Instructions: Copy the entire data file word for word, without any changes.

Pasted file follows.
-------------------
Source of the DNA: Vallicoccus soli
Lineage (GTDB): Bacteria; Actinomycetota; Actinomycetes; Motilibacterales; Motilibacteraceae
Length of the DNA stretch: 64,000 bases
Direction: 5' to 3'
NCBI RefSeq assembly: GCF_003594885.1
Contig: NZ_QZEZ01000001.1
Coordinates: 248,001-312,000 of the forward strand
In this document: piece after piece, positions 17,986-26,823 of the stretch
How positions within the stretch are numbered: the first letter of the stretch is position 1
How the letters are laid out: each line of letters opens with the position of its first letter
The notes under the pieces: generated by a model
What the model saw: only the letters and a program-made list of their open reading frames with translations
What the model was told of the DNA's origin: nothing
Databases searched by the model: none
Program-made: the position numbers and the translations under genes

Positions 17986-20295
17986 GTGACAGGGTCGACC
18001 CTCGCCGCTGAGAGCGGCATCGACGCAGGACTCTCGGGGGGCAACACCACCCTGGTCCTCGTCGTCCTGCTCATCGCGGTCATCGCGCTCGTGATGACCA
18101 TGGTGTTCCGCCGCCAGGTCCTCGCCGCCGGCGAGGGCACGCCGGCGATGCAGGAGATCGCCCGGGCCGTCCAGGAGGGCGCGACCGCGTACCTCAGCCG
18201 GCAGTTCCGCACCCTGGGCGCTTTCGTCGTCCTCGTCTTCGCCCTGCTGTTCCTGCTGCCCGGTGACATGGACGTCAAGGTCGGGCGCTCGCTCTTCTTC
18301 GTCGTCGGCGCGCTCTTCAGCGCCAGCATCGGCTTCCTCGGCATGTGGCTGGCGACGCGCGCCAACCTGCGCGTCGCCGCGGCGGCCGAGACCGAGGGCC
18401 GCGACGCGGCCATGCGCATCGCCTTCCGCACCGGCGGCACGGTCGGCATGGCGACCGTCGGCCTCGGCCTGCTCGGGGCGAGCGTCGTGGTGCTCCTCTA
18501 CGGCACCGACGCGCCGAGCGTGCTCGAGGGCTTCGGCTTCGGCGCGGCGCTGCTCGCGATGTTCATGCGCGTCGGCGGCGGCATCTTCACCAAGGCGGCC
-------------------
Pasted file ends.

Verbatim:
Source of the DNA: Vallicoccus soli
Lineage (GTDB): Bacteria; Actinomycetota; Actinomycetes; Motilibacterales; Motilibacteraceae
Length of the DNA stretch: 64,000 bases
Direction: 5' to 3'
NCBI RefSeq assembly: GCF_003594885.1
Contig: NZ_QZEZ01000001.1
Coordinates: 248,001-312,000 of the forward strand
In this document: piece after piece, positions 17,986-26,823 of the stretch
How positions within the stretch are numbered: the first letter of the stretch is position 1
How the letters are laid out: each line of letters opens with the position of its first letter
The notes under the pieces: generated by a model
What the model saw: only the letters and a program-made list of their open reading frames with translations
What the model was told of the DNA's origin: nothing
Databases searched by the model: none
Program-made: the position numbers and the translations under genes

Positions 17986-20295
17986 GTGACAGGGTCGACC
18001 CTCGCCGCTGAGAGCGGCATCGACGCAGGACTCTCGGGGGGCAACACCACCCTGGTCCTCGTCGTCCTGCTCATCGCGGTCATCGCGCTCGTGATGACCA
18101 TGGTGTTCCGCCGCCAGGTCCTCGCCGCCGGCGAGGGCACGCCGGCGATGCAGGAGATCGCCCGGGCCGTCCAGGAGGGCGCGACCGCGTACCTCAGCCG
18201 GCAGTTCCGCACCCTGGGCGCTTTCGTCGTCCTCGTCTTCGCCCTGCTGTTCCTGCTGCCCGGTGACATGGACGTCAAGGTCGGGCGCTCGCTCTTCTTC
18301 GTCGTCGGCGCGCTCTTCAGCGCCAGCATCGGCTTCCTCGGCATGTGGCTGGCGACGCGCGCCAACCTGCGCGTCGCCGCGGCGGCCGAGACCGAGGGCC
18401 GCGACGCGGCCATGCGCATCGCCTTCCGCACCGGCGGCACGGTCGGCATGGCGACCGTCGGCCTCGGCCTGCTCGGGGCGAGCGTCGTGGTGCTCCTCTA
18501 CGGCACCGACGCGCCGAGCGTGCTCGAGGGCTTCGGCTTCGGCGCGGCGCTGCTCGCGATGTTCATGCGCGTCGGCGGCGGCATCTTCACCAAGGCGGCC